May has ruled out a General Election before 2020. This is good news for the Labour Party, who now have time to elect a proper leader with enough time for him to reform the party before the next GE, and has spared them a complete and utter battering this year. Bad news for the Lib Dems, who could have really profited from Corbyn's inept and rudderless tenure.

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Post by Guest on Thu 30 Jun 2016, 2:55 pm

funnyExiledScot wrote:May has ruled out a General Election before 2020. This is good news for the Labour Party, who now have time to elect a proper leader with enough time for him to reform the party before the next GE, and has spared them a complete and utter battering this year. Bad news for the Lib Dems, who could have really profited from Corbyn's inept and rudderless tenure.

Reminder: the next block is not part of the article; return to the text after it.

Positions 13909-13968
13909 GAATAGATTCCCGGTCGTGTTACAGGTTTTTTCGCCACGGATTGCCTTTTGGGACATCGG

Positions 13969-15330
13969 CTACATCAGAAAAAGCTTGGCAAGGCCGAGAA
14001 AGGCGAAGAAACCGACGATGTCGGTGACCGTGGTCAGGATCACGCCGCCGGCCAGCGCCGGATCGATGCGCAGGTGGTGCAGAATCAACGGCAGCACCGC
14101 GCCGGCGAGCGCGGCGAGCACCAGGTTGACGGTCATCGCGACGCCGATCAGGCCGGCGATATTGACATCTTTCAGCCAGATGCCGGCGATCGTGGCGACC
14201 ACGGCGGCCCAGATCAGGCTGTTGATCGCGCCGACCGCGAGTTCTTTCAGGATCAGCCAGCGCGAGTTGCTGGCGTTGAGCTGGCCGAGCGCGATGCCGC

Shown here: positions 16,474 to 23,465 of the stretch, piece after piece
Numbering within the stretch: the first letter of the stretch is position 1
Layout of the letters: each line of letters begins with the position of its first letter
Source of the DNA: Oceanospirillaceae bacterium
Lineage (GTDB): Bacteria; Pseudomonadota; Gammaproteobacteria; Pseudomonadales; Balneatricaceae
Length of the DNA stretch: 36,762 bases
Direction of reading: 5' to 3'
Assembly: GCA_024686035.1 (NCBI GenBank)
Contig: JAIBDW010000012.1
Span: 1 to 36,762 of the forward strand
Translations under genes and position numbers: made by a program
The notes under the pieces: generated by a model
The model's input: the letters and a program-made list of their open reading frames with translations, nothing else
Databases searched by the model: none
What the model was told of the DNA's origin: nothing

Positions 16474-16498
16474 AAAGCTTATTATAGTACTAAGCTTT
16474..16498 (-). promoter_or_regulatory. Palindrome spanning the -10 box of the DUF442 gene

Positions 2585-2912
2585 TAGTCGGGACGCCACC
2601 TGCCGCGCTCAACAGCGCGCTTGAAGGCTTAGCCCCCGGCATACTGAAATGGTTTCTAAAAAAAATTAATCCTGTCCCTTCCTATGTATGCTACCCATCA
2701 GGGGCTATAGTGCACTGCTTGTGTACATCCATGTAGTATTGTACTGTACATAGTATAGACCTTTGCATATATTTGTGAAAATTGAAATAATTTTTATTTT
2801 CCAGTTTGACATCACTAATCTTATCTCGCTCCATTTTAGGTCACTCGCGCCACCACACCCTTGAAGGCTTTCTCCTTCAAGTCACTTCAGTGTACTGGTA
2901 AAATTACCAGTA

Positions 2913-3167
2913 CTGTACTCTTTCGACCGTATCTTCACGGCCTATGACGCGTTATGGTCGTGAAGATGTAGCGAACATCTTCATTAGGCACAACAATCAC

I suppose it's also a blow for UKIP, which is no bad thing.

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Post by rodders on Thu 30 Jun 2016, 3:07 pm

Sin é wrote:
I see China are not pleased about Brexit. They were using the UK to try and get a deal with the EU who won't give them favourable terms unless they sort out their Human Rights. It seems China are also going to use Brexit as an example how democracy does not work Smile

That is the thing sinbo - of course countries are lining up to trade with Britain, because they'll get much more favorable terms than with the EU.

Its not just down to tariffs the EU provided very strict production standards and working conditions which protected workers and consumers within the bloc.

For example this opens up Britain importing previously banned products, like US beef.

Once the cheaper manual/semiskilled labour costs that was afforded under free movement disappears watch how quickly these trade deals pave the way for UK based companies to outsource or ship labour overseas, especially if more of the export markets move outside of Europe.